The diocesan bishop was coming to a church’s patronal festival. The bishop said he would robe and sit in the sanctuary but “play no part other part in the Eucharist”. The parish priest was to preside. The question was – in the procession does the priest go last as presider, or the bishop go last as bishop?
Form follows function
What would be your response?
What would you say to your bishop if your bishop issued these instructions?
Would your bishop listen?
How might your bishop respond to your response?
I think the question is a wonderful discussion starter, because there are so many questions underneath this question that need to be worked on first:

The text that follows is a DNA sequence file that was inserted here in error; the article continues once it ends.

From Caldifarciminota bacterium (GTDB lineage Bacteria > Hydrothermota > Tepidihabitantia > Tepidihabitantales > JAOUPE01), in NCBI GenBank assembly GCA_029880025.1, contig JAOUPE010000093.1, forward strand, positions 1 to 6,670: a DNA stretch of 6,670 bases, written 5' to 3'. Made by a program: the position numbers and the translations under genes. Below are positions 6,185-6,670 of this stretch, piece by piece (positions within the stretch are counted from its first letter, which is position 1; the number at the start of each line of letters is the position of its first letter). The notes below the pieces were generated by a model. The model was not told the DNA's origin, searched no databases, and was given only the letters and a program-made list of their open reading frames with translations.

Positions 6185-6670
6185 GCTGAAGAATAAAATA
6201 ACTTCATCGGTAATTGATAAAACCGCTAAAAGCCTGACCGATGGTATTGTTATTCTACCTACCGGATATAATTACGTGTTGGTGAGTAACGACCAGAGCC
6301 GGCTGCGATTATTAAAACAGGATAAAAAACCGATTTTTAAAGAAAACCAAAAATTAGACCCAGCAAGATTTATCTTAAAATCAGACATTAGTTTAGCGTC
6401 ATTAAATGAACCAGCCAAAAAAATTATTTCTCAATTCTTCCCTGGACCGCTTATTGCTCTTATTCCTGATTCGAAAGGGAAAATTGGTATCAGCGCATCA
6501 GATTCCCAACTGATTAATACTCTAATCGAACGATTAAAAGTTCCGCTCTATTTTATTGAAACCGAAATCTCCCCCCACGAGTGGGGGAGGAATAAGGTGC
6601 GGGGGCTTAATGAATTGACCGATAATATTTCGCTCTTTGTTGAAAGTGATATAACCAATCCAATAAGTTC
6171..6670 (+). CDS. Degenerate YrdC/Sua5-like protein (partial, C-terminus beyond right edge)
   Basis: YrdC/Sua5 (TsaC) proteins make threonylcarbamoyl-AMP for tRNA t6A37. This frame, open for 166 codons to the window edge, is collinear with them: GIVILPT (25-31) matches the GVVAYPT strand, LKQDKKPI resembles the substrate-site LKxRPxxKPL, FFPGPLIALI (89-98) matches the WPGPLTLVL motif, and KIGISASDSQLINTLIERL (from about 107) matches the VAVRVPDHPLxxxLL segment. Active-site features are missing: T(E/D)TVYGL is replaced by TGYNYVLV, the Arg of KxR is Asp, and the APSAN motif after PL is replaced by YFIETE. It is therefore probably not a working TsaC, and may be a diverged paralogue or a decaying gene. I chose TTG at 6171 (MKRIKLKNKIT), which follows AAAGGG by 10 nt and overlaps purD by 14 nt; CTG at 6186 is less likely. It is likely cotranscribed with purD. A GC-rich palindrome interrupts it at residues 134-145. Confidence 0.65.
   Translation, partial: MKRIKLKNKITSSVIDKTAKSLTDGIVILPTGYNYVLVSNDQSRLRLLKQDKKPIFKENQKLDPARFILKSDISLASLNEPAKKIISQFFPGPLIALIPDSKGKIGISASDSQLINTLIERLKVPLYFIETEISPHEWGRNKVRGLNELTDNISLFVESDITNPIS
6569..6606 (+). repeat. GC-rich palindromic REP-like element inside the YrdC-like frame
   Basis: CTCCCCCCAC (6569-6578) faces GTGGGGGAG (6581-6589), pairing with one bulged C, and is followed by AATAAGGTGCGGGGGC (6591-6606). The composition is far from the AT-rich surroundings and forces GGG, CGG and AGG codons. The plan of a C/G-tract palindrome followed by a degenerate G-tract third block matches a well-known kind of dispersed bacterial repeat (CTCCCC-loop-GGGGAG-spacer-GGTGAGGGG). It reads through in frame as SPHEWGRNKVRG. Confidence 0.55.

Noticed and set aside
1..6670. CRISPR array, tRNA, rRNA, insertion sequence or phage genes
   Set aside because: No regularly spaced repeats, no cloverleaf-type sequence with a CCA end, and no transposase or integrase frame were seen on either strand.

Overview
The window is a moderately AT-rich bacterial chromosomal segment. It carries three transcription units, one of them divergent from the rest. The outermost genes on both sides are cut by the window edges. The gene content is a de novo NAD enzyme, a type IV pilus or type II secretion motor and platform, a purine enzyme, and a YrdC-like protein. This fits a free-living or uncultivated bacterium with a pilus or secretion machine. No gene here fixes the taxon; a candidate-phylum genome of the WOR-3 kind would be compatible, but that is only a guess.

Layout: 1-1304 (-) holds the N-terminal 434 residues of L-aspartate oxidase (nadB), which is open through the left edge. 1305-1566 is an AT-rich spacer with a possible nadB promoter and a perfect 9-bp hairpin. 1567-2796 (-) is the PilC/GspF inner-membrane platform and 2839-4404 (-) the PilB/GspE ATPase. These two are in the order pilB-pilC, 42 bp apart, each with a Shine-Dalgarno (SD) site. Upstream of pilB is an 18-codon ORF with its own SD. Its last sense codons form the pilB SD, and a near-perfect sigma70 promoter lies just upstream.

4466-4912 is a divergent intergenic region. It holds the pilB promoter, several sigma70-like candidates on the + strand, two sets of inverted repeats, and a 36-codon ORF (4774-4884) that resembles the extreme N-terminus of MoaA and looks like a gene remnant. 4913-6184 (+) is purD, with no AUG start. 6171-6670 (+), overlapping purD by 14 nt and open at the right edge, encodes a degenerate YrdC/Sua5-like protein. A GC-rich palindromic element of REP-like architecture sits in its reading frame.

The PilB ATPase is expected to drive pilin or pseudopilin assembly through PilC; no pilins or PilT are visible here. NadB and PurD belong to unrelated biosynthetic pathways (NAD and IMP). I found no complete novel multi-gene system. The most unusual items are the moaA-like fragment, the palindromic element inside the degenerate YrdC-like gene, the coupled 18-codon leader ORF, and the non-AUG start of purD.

What do orders mean in the Christian community?
What does it mean to be bishop of a diocese?
What does it mean to be a priest when the bishop is absent?
And in the presence of the bishop?
Why do we process? What does it mean to be the last in a procession?
Why do some people robe in a service?
If the bishop is “playing no part part in the Eucharist”, why does he robe?
What is the vesture the bishop is wearing (honorary doctoral gown, chasuble, cope)? What do these robes mean?
If the bishop is “playing no part part in the Eucharist”, why does he not sit in the congregation in (lay) street clothing? How might the bishop react if you told him either preside or do that?
- Let’s Get Rid Of Robes?
- Lay presidency
- Should deacons dress up as priests?
- One Eucharist?
- church architecture 6